I know I am supposed to admire Jacob and love him more than Esau. Jacob is, after all, the father of the children of Israel. He is the man through whom we trace our people’s sacred lineage. And yet, this week, I find myself looking admirably towards his brother Esau. Jacob deceived his father and stole the birthright from Esau. Jacob then runs away—Esau threatens to kill him after discovering the deception. On the run, Jacob experiences God, marries and builds a large family, experiences God some more and becomes incredibly successful. We do not know what Esau is doing during these years. Is he nursing a grudge towards Jacob? Is he perseverating about the wrongs done to him? He has every right to be angry. It is true that Jacob lied and stole from him. We learn little about what Esau is thinking. We learn a great deal about Jacob. We read about his dreams and how he wrestles with God. We learn a great deal about his fears. They continue to plague him. When he realizes that he will

Lift Up Your Legs, There Are Miracles To Be Seen

Miracles are all around us. It is not that they do not exist. It is instead that we fail to see them. That is the Torah’s perspective. And so, we read many times, the refrain, “And he lifted up his eyes (vayisah einav).” Abraham heads out on a journey with the faith that God will direct him to a special and holy place. “On the third day, Abraham lifted up his eyes, and saw the place from afar.” (Genesis 22) Later, an angel stays Abraham’s hand as he is about to sacrifice his son, Isaac. Miraculously a ram appears, and he sacrifices it instead of his son. “And Abraham lifted up his eyes, and he saw a ram caught in the thicket by its horns.” Did the ram appear out of nowhere? Was the place magically created out of thin air? Of course not. They were there all along. The power of miracles is held in our eyes. Miracles are all around us. It is a matter of lifting up our eyes. And yet, this week, Jacob does not set out on a journey because God commands him like his grandfather Abraham. I

Waiting for Miracles

A common theme in religious literature is the miraculous birth of its heroes. The Torah is no different. Isaac is born to Abraham and Sarah after years of infertility. Sarah is in fact ninety years old when she gives birth, and Abraham, one hundred. Isaac’s birth is not only unexpected and surprising but miraculous. The Torah’s message is clear. The only way that Abraham and Sarah could have a child is by divine intervention. Jacob and Esau are also born to Isaac and Rebekah after the Torah reports that Rebekah is barren. There is, by the way, no suggestion that their infertility is because of Isaac. The Torah’s perspective is that it must be because of Rebekah. And so, we read, “Isaac pleaded with the Lord on behalf of his wife, because she was barren; and the Lord responded to his plea, and his wife Rebekah conceived.” (Genesis 25) Still, we cannot know what causes their infertility. We only know that they struggle to have a child. The Torah states that Isaac is sixty years old whe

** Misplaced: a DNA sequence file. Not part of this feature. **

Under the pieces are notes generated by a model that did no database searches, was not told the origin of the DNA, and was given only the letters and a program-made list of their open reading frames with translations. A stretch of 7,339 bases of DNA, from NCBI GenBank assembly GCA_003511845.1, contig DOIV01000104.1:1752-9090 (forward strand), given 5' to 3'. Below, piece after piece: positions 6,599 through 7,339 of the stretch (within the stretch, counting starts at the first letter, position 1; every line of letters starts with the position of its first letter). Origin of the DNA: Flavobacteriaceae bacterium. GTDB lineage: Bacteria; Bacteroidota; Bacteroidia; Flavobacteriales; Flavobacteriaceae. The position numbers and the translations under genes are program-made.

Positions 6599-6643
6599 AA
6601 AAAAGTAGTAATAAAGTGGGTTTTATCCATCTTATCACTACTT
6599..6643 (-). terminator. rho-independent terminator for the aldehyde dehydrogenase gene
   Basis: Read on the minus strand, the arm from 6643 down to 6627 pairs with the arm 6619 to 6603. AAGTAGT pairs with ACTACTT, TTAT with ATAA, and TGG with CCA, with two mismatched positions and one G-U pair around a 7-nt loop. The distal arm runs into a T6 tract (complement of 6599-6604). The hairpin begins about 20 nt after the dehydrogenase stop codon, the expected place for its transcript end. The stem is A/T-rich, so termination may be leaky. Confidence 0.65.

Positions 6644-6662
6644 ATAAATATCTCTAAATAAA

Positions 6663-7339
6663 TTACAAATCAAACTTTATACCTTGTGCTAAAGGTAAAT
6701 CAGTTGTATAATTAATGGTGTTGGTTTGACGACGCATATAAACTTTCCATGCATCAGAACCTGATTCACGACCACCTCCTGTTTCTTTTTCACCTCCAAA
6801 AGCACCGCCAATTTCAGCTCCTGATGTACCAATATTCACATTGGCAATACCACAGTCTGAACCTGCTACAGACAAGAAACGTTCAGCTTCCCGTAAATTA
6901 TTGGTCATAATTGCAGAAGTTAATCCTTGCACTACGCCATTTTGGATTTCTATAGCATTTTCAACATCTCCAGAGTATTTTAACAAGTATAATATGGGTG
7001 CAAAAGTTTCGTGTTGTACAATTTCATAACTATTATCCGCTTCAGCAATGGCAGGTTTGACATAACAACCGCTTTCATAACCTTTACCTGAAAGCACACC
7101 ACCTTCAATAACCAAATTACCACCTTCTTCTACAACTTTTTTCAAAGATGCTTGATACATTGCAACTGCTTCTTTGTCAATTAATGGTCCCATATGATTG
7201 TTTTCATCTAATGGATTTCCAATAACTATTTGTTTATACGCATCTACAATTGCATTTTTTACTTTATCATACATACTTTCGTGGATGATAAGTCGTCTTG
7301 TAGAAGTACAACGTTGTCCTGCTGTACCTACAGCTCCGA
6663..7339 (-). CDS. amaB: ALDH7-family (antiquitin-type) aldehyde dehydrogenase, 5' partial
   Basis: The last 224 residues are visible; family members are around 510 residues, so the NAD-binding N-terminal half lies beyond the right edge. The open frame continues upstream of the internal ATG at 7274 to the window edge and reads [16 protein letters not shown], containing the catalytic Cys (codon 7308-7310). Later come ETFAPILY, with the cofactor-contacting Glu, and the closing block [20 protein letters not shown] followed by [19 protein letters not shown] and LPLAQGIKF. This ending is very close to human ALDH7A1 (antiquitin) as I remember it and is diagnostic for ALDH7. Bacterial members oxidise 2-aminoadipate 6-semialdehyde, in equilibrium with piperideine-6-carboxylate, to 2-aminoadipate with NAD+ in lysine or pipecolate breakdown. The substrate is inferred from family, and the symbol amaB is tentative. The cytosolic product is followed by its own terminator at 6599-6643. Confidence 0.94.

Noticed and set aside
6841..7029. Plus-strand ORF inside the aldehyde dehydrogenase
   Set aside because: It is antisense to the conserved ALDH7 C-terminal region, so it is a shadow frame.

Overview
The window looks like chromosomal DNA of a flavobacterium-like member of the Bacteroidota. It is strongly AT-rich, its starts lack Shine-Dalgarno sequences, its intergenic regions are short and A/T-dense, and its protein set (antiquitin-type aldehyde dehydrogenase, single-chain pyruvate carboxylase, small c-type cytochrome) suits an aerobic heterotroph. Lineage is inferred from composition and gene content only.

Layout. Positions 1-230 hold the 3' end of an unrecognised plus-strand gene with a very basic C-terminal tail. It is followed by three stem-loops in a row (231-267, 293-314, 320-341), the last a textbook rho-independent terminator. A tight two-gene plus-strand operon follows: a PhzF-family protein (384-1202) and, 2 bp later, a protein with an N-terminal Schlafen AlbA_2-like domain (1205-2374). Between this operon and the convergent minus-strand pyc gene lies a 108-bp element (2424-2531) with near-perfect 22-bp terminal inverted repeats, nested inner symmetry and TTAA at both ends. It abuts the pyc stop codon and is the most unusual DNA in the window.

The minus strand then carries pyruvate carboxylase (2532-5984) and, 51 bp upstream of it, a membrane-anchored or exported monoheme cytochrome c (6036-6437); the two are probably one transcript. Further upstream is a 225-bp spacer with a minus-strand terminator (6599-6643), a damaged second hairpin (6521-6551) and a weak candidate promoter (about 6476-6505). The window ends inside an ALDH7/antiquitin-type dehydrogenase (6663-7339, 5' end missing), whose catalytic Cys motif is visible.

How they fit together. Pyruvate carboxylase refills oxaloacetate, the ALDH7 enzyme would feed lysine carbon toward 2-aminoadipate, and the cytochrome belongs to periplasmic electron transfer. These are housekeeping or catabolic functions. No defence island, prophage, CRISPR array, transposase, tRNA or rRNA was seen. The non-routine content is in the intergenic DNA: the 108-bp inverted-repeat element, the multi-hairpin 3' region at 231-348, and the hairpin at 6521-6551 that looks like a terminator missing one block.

Antisemitism Three Years Later

Three years ago in Pittsburgh, eleven Jews were murdered and seven injured while doing the most Jewish of things, offering Shabbat prayers at their synagogue, the Tree of Life. Furthermore, this far-right extremist claimed he was angered by the community’s support of immigration rights, by this community’s expression of their Jewish values. This past summer, protests against Israel’s war in Gaza, turned violent. Jews were attacked because they wore a kippah or they dined at a Jewish restaurant. It was thought that somehow these outward manifestations of their Jewishness made them legitimate targets for their attackers’ anger at Israel’s actions. Make no mistake, antisemitism, and murderous hatred, and violent attacks, have no such rational explanations. There is no such legitimacy. It is folly to suggest that if Israel was not so heavy handed in its response to Hamas rockets, or if Jews were not so supportive of liberal causes, antisemtism would cease. One in four American Jews

Seeing What's Ahead